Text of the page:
The regulation doesn’t cover a number of intermediaries such as mutual fund distributors, insurance advisers, pension advisers and stock brokers, which means an IFA who is distributing mutual funds and insurance, doesn’t need to be registered or certified as an investment adviser. Mehra agrees, “The Regulation has exempted mutual fund distributors who are members of a Sebi recognized body or registered with an AMC association (say Amfi) from registering under these regulations and hence, such persons will fall outside the purview of this regulation.”
While an adviser is restricted from charging distribution fees, it doesn’t mean that a distributor can’t negotiate and charge an amount over and above the transaction cost from clients. Adds Sadagopan, “Given that it’s difficult to establish as an adviser, there is always the possibility that a distributor can charge transaction fees over and above the commission for advice, but not mention it as advisory fee.”
It is desirable that your adviser is qualified and certified as directed by Sebi. However, as things stand now, the certified financial planner (CFP) certification from the Financial Planning Standards Board India does not require graduation as a pre-condition for starting the CFP module.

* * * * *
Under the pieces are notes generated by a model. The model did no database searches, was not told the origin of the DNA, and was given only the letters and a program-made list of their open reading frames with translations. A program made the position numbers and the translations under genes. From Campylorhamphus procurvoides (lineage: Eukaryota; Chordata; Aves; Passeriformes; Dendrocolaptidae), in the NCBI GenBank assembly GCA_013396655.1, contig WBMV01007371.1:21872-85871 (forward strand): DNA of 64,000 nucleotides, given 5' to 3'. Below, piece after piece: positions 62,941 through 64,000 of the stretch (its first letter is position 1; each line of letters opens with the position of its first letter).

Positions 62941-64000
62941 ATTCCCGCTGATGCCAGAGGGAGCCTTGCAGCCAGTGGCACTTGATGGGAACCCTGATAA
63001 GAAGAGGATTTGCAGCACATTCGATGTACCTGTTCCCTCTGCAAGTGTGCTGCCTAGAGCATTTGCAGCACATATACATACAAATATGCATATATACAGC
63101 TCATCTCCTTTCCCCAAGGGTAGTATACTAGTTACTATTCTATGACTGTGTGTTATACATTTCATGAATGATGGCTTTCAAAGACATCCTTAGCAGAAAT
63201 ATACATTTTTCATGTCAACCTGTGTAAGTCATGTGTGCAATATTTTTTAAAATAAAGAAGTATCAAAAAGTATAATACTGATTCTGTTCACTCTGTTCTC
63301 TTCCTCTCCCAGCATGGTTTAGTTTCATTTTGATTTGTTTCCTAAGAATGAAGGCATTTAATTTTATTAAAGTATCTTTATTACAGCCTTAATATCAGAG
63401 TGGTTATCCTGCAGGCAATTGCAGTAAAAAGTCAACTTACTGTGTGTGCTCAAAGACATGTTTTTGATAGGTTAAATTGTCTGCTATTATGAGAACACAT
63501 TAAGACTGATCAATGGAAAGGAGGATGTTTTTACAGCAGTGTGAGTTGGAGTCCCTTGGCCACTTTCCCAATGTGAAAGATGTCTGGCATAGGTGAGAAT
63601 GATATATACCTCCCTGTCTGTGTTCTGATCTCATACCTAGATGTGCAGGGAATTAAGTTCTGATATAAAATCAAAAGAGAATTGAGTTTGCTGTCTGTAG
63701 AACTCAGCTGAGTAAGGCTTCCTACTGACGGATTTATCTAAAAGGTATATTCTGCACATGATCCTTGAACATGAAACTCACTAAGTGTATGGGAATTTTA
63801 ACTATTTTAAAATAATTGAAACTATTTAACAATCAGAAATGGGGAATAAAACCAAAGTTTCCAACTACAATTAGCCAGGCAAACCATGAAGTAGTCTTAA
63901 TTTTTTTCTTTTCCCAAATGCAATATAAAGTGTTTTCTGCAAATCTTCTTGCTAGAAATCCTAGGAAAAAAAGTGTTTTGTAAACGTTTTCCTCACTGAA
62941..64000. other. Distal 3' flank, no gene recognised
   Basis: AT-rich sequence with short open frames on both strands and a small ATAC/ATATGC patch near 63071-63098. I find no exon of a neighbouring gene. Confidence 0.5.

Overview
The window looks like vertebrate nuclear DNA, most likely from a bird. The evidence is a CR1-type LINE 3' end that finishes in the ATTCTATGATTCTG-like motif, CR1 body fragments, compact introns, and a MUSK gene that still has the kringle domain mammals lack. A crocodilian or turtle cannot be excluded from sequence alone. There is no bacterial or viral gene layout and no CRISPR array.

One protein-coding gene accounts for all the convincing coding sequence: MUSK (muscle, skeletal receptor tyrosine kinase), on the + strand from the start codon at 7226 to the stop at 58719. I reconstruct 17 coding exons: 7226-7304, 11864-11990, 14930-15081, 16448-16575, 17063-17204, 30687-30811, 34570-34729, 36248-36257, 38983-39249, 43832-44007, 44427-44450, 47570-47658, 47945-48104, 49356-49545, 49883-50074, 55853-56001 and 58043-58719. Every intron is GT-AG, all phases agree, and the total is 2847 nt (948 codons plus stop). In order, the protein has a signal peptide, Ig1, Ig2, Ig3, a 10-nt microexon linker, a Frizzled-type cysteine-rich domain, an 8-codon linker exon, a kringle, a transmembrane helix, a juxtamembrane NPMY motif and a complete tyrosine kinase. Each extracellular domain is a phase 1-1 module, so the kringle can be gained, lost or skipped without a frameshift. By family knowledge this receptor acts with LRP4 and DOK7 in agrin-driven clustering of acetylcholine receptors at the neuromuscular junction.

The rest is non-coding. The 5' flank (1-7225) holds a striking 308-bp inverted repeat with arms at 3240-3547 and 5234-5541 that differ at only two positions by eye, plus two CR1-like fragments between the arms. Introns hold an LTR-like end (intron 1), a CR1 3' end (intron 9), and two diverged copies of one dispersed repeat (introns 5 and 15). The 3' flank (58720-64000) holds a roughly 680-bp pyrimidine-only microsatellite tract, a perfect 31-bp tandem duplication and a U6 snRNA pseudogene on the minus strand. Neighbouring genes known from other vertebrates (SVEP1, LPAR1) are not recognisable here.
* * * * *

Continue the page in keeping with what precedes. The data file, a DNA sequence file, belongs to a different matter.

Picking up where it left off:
Whereas, the new regulations do need at least a graduate level qualification. Sadagopan says, “This mismatch can create a peculiar situation for people currently studying towards the CFP certification.”
Mint Money take
Undoubtedly a structure which encourages transparency and puts advisers over distributors is desirable. But by only distinguishing the agent from an adviser this may not be achieved.
The regulation does not include under its purview a vast number of intermediaries who along with selling products also advise on matters such as risk profile as an inherent part of the service. For companies or banks that were offering both, what is the incentive to grow the advisory business, if you can continue to receive commissions separately? Other than a small segment of fee-charging financial planners, no one in the industry is materially affected, putting a shadow on the coverage of the regulation.
As it stands now, the new regulations will act as a disincentive for a distributor to embrace being an investment adviser. The matter gets complicated as the regulation addresses to define how an adviser can earn, which essentially should be left to the client to decide.